# Topics in learning from high dimensional data and large scale machine learning Ata Kaban School of Computer Science University of Birmingham.

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Topics in learning from high dimensional data and large scale machine learning Ata Kaban School of Computer Science University of Birmingham

High dimensional data

Problem 1 We have seen that the working of machine learning algorithms depends in some way or other on the geometry of data – lengths of vectors, distances, angles, shapes. High dimensional geometry is very different from low dimensional geometry. It defeats our intuitions -- we can draw in 2D, we can imagine things in 3D, what happens in larger D?

Problem 2 Most machine learning methods take computation time that increases quickly (exponentially) with the dimensionality of the data. These and a suite of other issues caused by high dimensionality are usually referred to as “the curse of dimensionality”. Fortunately, high dimensionality also has blessings!

Concentration of norms Generate points in 2D with coordinates drawn independently at random from a distribution with mean 0 and variance 1/d. Create a histogram of the norms (lengths) of these points. Repeat at larger dimensions. What happens?

Near-orthogonality Now, generate pairs of vectors in the same way and look at the distributions of their dot products. Recall, the dot product is 0 iff the vectors are orthogonal. What happens as you increase d?

What is happening as d  ∞? We can see from the simulation plots that: – As d increases, any two of our random vectors end up being nearly orthogonal to each other – As d increases any of our random vectors ends up having about the same length Can we explain why these things are happening? Yes we can, but we need some math tools for that… [on separate slides]

Consequences for machine learning When data has little structure (e.g. many attributes that re independent of each other – like in the data we generated in the earlier slides) then the ‘nearest neighbour’ is at about the same distance as the furthest one! When the data does have structure (e.g. nicely separated classes, or lives on a smaller dimensional subspace), then we can use a small collection of random vectors to project our high dimensional data to without losing much of the structure! – Cheap dimensionality reduction by Random Projections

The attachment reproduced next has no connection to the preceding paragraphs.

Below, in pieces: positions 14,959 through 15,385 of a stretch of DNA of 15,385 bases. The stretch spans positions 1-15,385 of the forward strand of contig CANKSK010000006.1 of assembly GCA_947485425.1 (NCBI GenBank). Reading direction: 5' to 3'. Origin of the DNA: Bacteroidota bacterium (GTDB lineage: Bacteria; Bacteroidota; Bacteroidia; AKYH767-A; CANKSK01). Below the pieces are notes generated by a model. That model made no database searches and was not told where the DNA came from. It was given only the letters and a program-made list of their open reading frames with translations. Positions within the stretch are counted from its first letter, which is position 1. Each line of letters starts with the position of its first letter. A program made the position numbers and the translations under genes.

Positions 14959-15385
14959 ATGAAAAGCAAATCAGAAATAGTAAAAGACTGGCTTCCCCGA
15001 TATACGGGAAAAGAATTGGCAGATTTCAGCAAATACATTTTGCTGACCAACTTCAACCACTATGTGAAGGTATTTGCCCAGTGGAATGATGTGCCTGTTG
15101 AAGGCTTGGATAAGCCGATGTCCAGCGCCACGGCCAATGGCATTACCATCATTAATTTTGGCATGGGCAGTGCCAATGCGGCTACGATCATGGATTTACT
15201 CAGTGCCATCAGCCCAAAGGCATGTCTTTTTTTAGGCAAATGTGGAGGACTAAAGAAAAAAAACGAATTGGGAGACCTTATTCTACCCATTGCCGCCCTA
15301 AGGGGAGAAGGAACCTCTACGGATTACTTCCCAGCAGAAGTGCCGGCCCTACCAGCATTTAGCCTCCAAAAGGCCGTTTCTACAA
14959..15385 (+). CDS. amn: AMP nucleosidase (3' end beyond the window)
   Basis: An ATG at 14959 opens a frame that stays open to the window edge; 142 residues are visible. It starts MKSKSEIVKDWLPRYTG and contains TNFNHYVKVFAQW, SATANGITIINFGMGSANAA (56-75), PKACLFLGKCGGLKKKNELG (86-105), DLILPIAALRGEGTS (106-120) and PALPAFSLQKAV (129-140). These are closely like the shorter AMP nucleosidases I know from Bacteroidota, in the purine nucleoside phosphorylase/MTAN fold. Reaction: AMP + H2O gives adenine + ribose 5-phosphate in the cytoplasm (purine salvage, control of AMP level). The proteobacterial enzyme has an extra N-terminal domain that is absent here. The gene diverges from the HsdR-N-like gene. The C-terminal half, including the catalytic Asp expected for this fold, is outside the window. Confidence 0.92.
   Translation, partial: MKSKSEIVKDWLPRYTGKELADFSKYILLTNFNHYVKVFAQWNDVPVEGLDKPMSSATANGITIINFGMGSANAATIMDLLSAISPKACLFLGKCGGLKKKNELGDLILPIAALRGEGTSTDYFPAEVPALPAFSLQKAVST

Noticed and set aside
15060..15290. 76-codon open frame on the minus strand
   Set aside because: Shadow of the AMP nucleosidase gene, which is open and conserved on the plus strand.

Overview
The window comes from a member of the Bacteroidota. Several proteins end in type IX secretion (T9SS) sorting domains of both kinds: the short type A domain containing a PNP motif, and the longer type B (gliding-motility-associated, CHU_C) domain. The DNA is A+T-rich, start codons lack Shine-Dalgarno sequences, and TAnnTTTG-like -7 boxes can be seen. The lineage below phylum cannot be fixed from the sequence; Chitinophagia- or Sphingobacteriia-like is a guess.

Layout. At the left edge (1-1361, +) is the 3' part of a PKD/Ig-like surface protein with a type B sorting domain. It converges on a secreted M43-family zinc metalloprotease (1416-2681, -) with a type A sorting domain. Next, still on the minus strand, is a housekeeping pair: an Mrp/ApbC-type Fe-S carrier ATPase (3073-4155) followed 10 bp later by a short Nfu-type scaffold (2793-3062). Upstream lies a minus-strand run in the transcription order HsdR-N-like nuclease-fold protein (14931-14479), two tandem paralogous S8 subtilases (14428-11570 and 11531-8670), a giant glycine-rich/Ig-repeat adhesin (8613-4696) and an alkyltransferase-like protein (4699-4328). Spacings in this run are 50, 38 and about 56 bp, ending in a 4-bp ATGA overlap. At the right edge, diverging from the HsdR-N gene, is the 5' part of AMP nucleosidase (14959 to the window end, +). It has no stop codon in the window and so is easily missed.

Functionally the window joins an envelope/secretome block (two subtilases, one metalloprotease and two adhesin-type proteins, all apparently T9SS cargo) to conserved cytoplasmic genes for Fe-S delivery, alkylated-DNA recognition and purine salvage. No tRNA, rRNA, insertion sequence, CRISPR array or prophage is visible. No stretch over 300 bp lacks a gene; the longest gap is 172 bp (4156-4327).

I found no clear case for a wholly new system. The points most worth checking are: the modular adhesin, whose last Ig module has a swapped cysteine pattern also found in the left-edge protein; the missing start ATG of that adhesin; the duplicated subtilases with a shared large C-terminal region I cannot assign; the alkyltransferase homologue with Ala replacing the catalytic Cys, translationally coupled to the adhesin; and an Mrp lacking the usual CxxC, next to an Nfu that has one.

Random Projections This result can be used for large scale machine learning. You just generate a kxd matrix, where k< { "@context": "http://schema.org", "@type": "ImageObject", "contentUrl": "http://images.slideplayer.com/9/2537229/slides/slide_9.jpg", "name": "Random Projections This result can be used for large scale machine learning.", "description": "You just generate a kxd matrix, where k<

Summary Curse of dimensionality for data that has little structure: – Nearly equal lengths – Near orthogonality – Nearest neighbour becomes meaningless (as well as other methods that also rely on distances) Blessing of dimensionality for data that has structure – Random Projections can be used as a cheap dimensionality reduction technique that has surprisingly strong guarantees of preserving the data geometry.

Related readings R. J. Durrant and A. Kaban. When is 'Nearest Neighbor' Meaningful: A Converse Theorem and Implications Journal of Complexity. Volume 25, Issue 4, August 2009, pp. 385- 397. Our Tutorial at ECML’12, “Random Projections for Machine Learning and Data Mining: Theory and Applications” – with many references therein! http://www.ecmlpkdd2012.net/programme/tutorials/#ran dom

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